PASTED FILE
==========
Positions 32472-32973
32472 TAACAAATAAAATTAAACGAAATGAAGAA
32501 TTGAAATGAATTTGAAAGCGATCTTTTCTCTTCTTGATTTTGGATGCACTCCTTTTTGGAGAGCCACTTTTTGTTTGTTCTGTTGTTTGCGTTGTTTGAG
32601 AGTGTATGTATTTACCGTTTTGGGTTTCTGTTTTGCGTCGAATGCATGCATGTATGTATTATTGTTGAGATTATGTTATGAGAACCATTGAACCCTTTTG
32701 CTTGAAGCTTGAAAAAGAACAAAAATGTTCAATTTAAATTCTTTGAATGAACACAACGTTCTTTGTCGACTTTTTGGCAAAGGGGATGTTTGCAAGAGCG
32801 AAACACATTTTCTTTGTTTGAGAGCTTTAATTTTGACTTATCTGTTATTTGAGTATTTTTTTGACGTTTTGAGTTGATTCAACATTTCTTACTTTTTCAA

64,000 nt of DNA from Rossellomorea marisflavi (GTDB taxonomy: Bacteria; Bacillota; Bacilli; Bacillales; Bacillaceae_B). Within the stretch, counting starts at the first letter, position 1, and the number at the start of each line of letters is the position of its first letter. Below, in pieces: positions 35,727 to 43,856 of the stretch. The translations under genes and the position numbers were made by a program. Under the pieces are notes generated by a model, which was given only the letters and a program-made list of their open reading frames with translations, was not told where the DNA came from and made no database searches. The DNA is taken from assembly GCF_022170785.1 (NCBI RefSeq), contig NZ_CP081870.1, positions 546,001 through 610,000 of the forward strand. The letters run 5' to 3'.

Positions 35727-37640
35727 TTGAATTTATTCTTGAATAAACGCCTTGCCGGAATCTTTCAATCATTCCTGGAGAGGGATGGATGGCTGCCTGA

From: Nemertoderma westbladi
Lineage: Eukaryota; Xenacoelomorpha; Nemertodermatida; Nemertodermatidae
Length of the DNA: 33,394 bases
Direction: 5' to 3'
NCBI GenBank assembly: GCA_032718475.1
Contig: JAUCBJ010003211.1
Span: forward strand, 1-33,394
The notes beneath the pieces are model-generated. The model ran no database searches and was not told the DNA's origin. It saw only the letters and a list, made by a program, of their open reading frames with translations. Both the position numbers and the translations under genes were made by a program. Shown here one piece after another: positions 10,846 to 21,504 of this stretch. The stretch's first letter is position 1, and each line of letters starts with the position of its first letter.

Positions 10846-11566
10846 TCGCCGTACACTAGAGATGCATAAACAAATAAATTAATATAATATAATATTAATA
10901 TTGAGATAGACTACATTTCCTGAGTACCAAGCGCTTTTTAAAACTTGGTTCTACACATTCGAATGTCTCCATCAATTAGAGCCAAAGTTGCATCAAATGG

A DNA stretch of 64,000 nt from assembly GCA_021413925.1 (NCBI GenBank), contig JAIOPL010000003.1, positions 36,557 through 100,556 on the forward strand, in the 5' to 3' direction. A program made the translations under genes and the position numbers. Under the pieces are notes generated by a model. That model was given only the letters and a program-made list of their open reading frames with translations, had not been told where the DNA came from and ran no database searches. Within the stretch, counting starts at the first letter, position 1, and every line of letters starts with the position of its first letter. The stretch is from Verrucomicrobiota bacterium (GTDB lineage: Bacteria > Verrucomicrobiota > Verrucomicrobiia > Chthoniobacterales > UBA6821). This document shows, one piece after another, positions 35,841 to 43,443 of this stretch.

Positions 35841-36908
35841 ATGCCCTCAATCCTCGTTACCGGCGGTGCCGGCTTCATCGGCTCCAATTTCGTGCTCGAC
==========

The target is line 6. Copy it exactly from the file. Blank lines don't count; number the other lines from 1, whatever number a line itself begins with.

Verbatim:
32801 AAACACATTTTCTTTGTTTGAGAGCTTTAATTTTGACTTATCTGTTATTTGAGTATTTTTTTGACGTTTTGAGTTGATTCAACATTTCTTACTTTTTCAA